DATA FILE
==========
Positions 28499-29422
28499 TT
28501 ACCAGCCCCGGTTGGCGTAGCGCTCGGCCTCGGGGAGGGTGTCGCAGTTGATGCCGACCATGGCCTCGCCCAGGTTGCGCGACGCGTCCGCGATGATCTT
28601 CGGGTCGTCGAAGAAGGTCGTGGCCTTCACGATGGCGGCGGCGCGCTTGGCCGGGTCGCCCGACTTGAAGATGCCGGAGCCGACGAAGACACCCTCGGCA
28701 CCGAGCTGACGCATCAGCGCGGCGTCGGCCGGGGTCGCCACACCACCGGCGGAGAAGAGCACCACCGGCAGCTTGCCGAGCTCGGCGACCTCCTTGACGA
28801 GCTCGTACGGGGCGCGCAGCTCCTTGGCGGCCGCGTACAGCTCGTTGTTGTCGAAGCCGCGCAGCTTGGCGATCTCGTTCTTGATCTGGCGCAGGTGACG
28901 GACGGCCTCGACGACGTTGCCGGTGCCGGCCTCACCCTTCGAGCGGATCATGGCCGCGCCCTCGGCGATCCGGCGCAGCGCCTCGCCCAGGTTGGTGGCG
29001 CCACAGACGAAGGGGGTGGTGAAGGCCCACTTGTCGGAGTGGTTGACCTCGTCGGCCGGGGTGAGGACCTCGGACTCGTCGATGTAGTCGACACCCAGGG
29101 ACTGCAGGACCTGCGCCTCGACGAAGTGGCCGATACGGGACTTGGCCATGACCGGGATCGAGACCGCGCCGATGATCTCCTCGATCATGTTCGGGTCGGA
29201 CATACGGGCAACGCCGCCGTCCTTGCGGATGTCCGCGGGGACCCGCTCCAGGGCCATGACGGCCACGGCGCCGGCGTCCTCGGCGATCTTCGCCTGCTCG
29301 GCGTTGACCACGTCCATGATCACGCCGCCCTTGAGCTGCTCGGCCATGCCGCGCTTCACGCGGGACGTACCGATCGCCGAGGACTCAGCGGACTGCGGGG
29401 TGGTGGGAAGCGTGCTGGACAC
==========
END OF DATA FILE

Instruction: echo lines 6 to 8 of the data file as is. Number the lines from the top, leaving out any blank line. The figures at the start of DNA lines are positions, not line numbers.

28801 GCTCGTACGGGGCGCGCAGCTCCTTGGCGGCCGCGTACAGCTCGTTGTTGTCGAAGCCGCGCAGCTTGGCGATCTCGTTCTTGATCTGGCGCAGGTGACG
28901 GACGGCCTCGACGACGTTGCCGGTGCCGGCCTCACCCTTCGAGCGGATCATGGCCGCGCCCTCGGCGATCCGGCGCAGCGCCTCGCCCAGGTTGGTGGCG
29001 CCACAGACGAAGGGGGTGGTGAAGGCCCACTTGTCGGAGTGGTTGACCTCGTCGGCCGGGGTGAGGACCTCGGACTCGTCGATGTAGTCGACACCCAGGG